Two additional cases of E. coli O157:NM were identified in Wisconsin residents by the Wisconsin Department of Health Services (WDHS), bringing the total number of outbreak cases to nine. Fortunately, the cases in Wisconsin were not severe enough to require hospitalization.
Identification of the source of the outbreak, usually the most challenging element of the investigations carried out by public health officials in connection with outbreaks due to foodborne pathogens, had been completed at the time the first public announcements related to the outbreak were made.
State, local, and federal public health and regulatory officials had collaborated in a joint effort to isolate the outbreak source. A key component of the investigation involved interviewing confirmed cases about foods consumed and places visited in the week or so prior to becoming ill. Of the eight outbreak cases interviewed, all 8 (100%) indicated that they had definitely or likely consumed alfalfa sprouts in the week prior to falling ill.
Investigators completed traceback investigations from seven different places where people with confirmed cases had consumed or purchased sprouts. All seven tracebacks – each a mini-investigation of its own – led health officials to Jack & the Green Sprouts once again.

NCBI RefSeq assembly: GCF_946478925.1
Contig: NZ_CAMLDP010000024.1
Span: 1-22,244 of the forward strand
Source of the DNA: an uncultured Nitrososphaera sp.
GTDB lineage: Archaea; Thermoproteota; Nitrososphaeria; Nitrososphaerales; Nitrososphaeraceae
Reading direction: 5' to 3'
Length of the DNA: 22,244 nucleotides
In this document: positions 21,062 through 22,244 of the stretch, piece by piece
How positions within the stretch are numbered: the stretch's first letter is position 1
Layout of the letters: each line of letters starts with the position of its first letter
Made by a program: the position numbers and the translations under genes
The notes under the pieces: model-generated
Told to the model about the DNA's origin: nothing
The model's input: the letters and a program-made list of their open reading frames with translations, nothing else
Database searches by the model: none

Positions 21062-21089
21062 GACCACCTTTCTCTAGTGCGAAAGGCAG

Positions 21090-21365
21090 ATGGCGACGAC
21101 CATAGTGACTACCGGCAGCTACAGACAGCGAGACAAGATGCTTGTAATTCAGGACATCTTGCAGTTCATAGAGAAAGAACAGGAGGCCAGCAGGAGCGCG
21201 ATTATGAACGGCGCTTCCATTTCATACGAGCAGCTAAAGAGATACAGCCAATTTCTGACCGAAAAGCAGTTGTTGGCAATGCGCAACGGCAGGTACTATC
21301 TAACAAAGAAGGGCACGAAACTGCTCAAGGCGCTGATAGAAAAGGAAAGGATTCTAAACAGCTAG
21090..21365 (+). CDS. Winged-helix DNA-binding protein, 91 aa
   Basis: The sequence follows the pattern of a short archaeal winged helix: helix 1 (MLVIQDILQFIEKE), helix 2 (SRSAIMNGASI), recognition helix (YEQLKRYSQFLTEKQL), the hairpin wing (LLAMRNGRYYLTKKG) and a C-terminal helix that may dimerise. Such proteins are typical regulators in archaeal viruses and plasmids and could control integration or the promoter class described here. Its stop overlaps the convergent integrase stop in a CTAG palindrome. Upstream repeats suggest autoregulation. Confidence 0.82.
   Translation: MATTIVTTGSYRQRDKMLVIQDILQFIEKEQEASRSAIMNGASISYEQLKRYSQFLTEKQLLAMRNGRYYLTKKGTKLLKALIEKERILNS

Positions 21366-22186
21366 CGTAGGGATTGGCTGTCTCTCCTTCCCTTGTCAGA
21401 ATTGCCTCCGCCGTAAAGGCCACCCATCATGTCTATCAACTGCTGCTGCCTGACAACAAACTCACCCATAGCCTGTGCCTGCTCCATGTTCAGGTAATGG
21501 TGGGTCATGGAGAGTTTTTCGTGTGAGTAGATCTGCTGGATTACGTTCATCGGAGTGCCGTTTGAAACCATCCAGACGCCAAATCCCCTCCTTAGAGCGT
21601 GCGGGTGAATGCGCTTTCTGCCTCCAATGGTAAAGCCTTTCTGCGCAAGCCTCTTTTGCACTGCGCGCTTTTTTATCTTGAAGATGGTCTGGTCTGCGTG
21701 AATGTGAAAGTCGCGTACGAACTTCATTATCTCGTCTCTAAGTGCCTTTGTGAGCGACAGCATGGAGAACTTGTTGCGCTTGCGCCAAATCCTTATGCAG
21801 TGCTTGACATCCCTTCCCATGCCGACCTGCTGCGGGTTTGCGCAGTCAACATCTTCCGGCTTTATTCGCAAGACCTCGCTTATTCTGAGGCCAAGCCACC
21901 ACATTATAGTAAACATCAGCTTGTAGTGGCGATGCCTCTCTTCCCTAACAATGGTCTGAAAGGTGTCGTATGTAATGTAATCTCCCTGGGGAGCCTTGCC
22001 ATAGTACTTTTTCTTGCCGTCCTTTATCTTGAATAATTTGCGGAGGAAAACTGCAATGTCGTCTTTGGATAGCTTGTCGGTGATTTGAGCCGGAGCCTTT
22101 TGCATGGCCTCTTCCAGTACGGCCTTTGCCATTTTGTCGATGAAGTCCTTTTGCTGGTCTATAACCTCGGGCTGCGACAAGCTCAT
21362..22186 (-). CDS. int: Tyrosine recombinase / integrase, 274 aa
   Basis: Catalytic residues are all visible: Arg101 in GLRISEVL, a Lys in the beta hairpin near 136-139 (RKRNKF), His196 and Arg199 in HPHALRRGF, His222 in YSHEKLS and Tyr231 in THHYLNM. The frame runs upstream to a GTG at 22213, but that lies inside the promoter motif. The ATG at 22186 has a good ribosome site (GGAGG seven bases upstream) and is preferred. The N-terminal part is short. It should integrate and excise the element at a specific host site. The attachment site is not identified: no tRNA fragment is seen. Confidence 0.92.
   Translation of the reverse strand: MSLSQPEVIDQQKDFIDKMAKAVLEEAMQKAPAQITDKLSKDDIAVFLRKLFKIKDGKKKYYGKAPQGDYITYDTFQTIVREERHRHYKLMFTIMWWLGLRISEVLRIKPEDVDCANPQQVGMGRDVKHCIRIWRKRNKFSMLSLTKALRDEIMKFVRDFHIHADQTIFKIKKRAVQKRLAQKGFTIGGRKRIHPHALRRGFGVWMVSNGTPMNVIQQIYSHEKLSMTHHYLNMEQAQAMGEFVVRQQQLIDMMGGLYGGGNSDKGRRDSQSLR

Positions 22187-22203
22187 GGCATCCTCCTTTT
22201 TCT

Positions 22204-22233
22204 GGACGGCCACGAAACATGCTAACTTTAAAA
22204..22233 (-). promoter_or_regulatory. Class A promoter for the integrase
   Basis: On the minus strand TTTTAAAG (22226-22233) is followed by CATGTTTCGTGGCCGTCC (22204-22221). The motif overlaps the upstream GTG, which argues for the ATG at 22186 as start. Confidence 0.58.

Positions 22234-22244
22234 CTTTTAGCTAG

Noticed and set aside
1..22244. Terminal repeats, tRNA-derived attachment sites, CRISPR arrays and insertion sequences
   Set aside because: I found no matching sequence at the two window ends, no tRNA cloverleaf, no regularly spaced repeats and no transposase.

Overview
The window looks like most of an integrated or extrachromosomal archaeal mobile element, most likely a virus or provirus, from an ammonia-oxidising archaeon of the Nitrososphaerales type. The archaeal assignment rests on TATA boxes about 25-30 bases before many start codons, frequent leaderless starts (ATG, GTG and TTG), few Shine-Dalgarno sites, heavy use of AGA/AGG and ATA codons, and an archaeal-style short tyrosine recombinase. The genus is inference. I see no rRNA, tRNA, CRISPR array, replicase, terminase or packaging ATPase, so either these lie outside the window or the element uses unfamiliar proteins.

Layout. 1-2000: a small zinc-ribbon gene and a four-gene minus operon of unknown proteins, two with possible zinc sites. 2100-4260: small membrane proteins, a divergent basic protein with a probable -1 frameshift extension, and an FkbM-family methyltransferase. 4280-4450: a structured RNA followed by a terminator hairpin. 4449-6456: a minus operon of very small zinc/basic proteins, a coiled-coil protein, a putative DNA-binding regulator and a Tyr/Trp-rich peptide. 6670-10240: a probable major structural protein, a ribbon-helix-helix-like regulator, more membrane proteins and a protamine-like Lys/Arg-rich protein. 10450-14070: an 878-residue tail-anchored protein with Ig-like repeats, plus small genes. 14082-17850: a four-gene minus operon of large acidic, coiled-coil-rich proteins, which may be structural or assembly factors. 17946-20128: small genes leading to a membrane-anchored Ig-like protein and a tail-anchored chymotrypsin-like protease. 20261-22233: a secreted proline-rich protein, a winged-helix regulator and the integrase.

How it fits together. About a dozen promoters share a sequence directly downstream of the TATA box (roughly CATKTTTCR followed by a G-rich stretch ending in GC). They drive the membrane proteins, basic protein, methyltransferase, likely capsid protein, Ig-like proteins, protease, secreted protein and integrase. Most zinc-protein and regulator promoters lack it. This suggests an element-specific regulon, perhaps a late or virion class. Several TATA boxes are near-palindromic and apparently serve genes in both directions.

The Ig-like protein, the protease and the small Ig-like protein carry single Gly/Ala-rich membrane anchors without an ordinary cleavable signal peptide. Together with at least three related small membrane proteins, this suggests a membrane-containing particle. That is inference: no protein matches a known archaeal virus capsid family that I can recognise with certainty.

Announcement of Ongoing Outbreak Followed Shortly by Product Recall
The Minnesota Department of Health issued its announcement regarding the ongoing two-state outbreak on February 24th. On February 25th, the CDC and FDA both issued their own announcements of the ongoing recall and agency investigative efforts to-date.
The company that produced the contaminated sprouts made perhaps the most important announcement of the day when it issued a voluntary recall for all alfalfa sprouts and alfalfa onion sprouts produced and distributed by the company.
Investigators turned towards investigating the the extent of the product contamination. The efforts involved state officials working with the FDA to collect samples from the Jack & the Green Sprouts facility to further narrow down the outbreak source, and hopefully enable officials to identify how the sprouts came to be infected with E. coli in the first place.|
The MDH announcement followed the CDC announcement of another alfalfa sprout-related outbreak of Salmonella Muenchen earlier in the week. Subsequent investigative efforts demonstrated, however, that the two outbreaks involving contaminated alfalfa sprouts were not in any way connected.
Post-Outbreak Investigations Yield Little Additional Insight
Investigators were not able to determine the manner in which the E. coli bacteria came to infect the company’s sprouts. This isn’t particularly surprising, however, given sprouts’ status as one of the most commonplace and well-known sources of foodborne illness.
Following the initial outbreak announcement, officials reported one more case involving the outbreak strain of E. coli O157:NM in each state. The two additional cases brought the outbreak total to 11, where it remained when officials announced the official end of the outbreak on March 25th.
Sprouts are commonly isolated as the source of E. coli, Salmonella and listeria outbreaks, and health officials recommend that the elderly, children, pregnant women and immunocompromised individuals avoid eating raw sprouts of any kind (examples include alfalfa spouts, mung bean sprouts, clover, and radish).